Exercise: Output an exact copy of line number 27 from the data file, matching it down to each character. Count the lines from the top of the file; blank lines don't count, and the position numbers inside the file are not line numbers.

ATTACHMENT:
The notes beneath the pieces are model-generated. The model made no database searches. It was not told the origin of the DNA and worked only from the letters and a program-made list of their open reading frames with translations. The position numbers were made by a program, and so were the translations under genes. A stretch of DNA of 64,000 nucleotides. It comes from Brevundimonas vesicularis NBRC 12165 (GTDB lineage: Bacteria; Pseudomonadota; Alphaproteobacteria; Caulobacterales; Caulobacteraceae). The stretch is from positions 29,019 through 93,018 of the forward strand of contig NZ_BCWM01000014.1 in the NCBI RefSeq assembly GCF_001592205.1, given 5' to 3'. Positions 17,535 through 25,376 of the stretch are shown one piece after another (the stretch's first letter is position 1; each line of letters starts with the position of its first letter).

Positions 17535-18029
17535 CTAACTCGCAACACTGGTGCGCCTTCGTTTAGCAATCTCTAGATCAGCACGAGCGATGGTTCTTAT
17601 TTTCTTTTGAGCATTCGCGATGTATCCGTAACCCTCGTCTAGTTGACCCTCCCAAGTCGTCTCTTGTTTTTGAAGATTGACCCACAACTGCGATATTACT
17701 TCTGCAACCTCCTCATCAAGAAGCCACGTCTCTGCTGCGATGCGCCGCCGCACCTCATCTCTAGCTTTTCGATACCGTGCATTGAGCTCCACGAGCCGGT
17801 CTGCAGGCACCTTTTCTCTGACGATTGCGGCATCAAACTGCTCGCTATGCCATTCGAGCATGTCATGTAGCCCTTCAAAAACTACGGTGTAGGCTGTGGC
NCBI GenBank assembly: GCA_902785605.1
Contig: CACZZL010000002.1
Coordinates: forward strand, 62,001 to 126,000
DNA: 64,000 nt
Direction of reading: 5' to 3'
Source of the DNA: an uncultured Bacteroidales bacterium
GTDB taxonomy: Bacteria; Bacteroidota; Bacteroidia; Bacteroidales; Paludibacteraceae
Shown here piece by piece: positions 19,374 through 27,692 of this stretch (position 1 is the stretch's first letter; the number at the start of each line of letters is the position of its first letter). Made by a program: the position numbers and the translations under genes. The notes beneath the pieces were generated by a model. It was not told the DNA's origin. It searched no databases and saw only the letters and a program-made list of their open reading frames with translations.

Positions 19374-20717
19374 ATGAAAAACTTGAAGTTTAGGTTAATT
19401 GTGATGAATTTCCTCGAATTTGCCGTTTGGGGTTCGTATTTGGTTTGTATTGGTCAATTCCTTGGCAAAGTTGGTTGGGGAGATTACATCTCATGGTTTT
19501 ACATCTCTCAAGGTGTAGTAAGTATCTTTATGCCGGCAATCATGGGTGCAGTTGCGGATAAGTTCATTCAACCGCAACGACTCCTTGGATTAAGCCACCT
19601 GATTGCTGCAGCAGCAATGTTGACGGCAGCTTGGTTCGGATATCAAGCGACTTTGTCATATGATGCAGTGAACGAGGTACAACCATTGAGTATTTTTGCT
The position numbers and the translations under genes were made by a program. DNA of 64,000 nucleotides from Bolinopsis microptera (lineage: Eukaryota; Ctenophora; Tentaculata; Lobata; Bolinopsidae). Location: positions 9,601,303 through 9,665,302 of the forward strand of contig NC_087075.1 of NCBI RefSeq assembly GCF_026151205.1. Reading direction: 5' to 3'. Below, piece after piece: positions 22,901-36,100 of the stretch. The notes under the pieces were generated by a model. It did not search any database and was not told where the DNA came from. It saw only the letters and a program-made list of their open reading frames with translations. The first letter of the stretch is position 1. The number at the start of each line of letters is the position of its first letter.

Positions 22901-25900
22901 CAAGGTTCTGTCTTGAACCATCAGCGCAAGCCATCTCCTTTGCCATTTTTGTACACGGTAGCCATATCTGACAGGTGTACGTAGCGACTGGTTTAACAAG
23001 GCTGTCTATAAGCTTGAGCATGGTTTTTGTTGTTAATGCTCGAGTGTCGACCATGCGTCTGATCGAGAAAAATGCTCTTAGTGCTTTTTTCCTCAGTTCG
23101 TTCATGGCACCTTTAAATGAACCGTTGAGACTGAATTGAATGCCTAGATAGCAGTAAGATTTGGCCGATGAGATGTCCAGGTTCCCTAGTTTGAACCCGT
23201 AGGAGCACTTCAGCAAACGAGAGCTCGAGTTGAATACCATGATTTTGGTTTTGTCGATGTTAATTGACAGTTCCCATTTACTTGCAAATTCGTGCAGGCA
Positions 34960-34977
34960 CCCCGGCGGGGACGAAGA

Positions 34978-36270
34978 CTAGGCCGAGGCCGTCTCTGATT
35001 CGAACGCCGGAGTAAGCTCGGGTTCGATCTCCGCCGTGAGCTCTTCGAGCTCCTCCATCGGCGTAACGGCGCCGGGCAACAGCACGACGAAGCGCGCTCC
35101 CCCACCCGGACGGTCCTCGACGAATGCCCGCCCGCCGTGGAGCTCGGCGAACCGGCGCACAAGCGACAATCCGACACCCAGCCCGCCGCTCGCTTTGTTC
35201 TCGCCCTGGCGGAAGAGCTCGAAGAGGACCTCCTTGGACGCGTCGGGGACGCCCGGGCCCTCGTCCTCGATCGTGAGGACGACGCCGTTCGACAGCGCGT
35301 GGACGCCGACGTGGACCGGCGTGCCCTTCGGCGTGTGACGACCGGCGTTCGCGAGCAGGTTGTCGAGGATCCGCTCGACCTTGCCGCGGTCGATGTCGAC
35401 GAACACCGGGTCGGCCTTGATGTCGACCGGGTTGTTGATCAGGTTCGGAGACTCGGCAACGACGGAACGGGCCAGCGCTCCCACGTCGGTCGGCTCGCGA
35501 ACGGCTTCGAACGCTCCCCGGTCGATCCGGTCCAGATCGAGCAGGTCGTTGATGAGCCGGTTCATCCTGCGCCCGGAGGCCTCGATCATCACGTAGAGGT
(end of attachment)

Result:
34960 CCCCGGCGGGGACGAAGA